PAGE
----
# Do Gödel's First Incompleteness Theorem imply the inconsistency of Platonic Infinity?

According to Modern Mathematics (where the majority of mathematicians agree about the notion of actual infinite sets, as established mostly by George Cantor) an inductive set (as given by ZF(C) Axiom Of Infinity) has an accurate cardinality, which implies that it is complete (no one of its members is missing).

In other words, by ZF(C) Axiom Of Infinity there exists at least one infinite AND complete set (if we agree with the notion of actual infinity, as mostly established by Cantor).

Now, assume a complete set of infinite axioms (according to the reasoning of actual infinity, as established mostly by Cantor and agreed by the majority of modern mathematicians).

But by Gödel's First Incompleteness Theorem such set of axioms must be inconsistent as follows:

Set A (which is strong enough is order to deal with Arithmetic) is a set of infinitely many axioms (where each axiom is written by finitely many symbols) which is established by using ZF(C) Axiom Of Infinity on ZF(C) itself, such that Infinity is taken in terms of Platonic Infinity (By Platonic Infinity there exists a set of infinitely many things as a complete whole (without using any process)).

Some example: The infinite set of all natural numbers is taken in terms of Platonic infinity.

Now all we care is about the set of all infinitely many wffs (in terms of Platonic Infinity) that are established in A .

Each wff has some Gödel number, where at least one of these wffs, called G, states "There is no number m such that m is the Gödel number of a proof in A , of G" (since G needs a proof, it is not an axiom but a theorem).

Since all wffs are already in A and all Gödel numbers are already in A (because Infinity is taken in terms of Platonic Infinity) there is a Gödel number of a proof of G in A , which contradicts G in A , exactly because A is complete (as shown) and therefore inconsistent.

So the problem is actually the notion of a complete set of infinity many things in terms of Platonic Infinity, and in order to save the consistency of A, ZF(C) Axiom Of Infinity is taken in terms of Potential Infinity (process is used, exactly as done in case of GIT in its standard sense).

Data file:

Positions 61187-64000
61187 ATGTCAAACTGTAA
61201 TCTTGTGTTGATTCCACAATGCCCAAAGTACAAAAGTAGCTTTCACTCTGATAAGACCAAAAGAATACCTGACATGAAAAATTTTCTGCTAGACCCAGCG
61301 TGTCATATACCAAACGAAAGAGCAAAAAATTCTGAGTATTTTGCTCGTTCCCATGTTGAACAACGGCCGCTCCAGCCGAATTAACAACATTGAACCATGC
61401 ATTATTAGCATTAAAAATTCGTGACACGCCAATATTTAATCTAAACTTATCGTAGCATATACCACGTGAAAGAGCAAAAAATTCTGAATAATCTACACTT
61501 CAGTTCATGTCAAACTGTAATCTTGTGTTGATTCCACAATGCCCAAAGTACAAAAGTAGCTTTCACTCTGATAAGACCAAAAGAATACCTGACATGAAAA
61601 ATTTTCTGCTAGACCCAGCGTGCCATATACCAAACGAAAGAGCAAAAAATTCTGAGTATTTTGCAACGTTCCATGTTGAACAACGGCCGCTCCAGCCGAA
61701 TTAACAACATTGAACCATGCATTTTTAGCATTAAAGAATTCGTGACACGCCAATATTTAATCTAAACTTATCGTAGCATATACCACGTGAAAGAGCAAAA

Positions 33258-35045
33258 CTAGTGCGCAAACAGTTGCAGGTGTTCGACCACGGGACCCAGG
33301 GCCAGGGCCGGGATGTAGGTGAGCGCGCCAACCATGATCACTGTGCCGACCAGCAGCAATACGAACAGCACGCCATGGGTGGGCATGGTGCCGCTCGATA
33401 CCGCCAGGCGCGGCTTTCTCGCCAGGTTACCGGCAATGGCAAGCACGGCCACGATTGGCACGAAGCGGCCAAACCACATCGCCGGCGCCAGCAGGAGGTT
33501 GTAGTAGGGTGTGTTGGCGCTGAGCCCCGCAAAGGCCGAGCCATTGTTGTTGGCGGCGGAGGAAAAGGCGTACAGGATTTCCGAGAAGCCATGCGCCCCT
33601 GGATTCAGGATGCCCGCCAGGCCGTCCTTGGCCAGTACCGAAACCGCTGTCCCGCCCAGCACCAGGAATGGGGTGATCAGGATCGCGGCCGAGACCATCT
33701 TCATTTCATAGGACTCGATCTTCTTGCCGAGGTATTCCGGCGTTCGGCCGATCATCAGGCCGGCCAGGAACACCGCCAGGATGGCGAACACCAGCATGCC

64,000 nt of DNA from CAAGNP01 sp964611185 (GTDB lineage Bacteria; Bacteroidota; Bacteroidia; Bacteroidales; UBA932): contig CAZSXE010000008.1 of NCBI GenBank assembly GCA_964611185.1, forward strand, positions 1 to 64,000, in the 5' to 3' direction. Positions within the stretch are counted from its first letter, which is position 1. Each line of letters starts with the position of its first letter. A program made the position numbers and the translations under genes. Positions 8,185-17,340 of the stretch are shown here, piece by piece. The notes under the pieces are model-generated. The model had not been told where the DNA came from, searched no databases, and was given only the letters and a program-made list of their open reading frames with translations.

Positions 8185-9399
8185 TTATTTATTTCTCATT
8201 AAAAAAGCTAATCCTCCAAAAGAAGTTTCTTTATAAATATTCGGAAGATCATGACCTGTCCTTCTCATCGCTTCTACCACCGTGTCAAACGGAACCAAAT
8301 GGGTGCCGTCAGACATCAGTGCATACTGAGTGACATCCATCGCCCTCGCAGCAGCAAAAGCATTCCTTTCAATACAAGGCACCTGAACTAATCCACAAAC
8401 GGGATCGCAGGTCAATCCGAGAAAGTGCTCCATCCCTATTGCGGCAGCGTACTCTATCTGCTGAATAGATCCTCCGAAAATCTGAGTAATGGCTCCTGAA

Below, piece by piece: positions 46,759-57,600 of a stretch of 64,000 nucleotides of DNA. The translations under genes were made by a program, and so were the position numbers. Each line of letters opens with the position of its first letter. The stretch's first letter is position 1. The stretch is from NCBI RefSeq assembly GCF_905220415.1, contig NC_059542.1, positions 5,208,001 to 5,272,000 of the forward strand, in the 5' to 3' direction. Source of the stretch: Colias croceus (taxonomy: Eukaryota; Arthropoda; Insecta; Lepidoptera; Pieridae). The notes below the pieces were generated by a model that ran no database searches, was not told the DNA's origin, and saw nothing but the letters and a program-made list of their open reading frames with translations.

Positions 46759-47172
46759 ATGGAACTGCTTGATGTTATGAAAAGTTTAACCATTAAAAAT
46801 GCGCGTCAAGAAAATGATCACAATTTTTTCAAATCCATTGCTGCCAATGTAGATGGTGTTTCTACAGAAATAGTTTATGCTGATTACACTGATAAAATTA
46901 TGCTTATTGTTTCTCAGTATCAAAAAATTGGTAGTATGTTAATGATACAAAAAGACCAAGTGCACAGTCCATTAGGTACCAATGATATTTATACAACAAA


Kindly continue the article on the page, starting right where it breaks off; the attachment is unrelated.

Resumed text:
But then ZF(C) Axiom Of Infinity can't be used in order to establish sets in terms of Platonic Infinity (for example: the notion of The infinite set of all natural number is logically inconsistent).

Gödel was a Platonist (he agreed with Actual infinity in terms of Cantor (which is actually Platonic Infinity)) and his main motivation behind his Incompleteness Theorems was to logically demonstrate that formal systems that are strong enough in order to deal with Arithmetic, can't be complete AND consistent and also can't prove their own consistency (which means that many "interesting" formal systems can't deal with Platonic realms).

But Gödel's First Incompleteness Theorem also proves that the very notion of Actual infinity in terms of Platonism (which is also Actual infinity in terms of Cantor) does not hold logically.

There is a non-interesting solution about the discussed subject, as follows:

G states: "There is no number m such that m is the Godel number of a proof in A , of G"

If G is already an axiom in A (where A is an infinite set of axioms, such that Infinity is taken in terms of Platonic Infinity) it is actually a wff that is true in A , which does not have any Gödel number that is used in order to encode G's proof (since axioms are true wff that do not need any proof in A ).

But then no proof is needed and mathematicians are out of job (therefore it is an unwanted solution).

Also please be aware of the following:

1) If ZF(C) Axiom Of Infinity is not necessarily taken in terms of Platonic Infinity, then ZF(C) Axiom Of Infinity is taken in terms of Platonic Infinity OR Not (useless tautology).

2) If ZF(C) Axiom Of Infinity is not necessarily taken in terms of Platonic Infinity, then it can't be used in order to establish even the set of all natural numbers (which means that N (and | N |) is not necessarily established by ZF(C)).

• What do you mean exactly by a 'complete' set? It seems you're using it in a different sense than the 'complete' of the incompleteness theorems. – Eliran Aug 3 '19 at 13:56
• Please read @Henning Makholm answer in the given link in my question, about axiom schema. As for ZF(C) Axiom Of Infinity, all I care is that an inductive set is defined in terms of actual infinity (which means that a set of infinitely many members is taken as completed whole (no one of its members is missing, for example: the set of all natural numbers)). – doromshadmi Aug 3 '19 at 19:00
• You say a “complete set” is a set that is not missing any of its members. This seems confused. – user52817 Aug 3 '19 at 21:34
• Doesn't ZF include the Axiom of Infinity? – Panda Aug 3 '19 at 23:49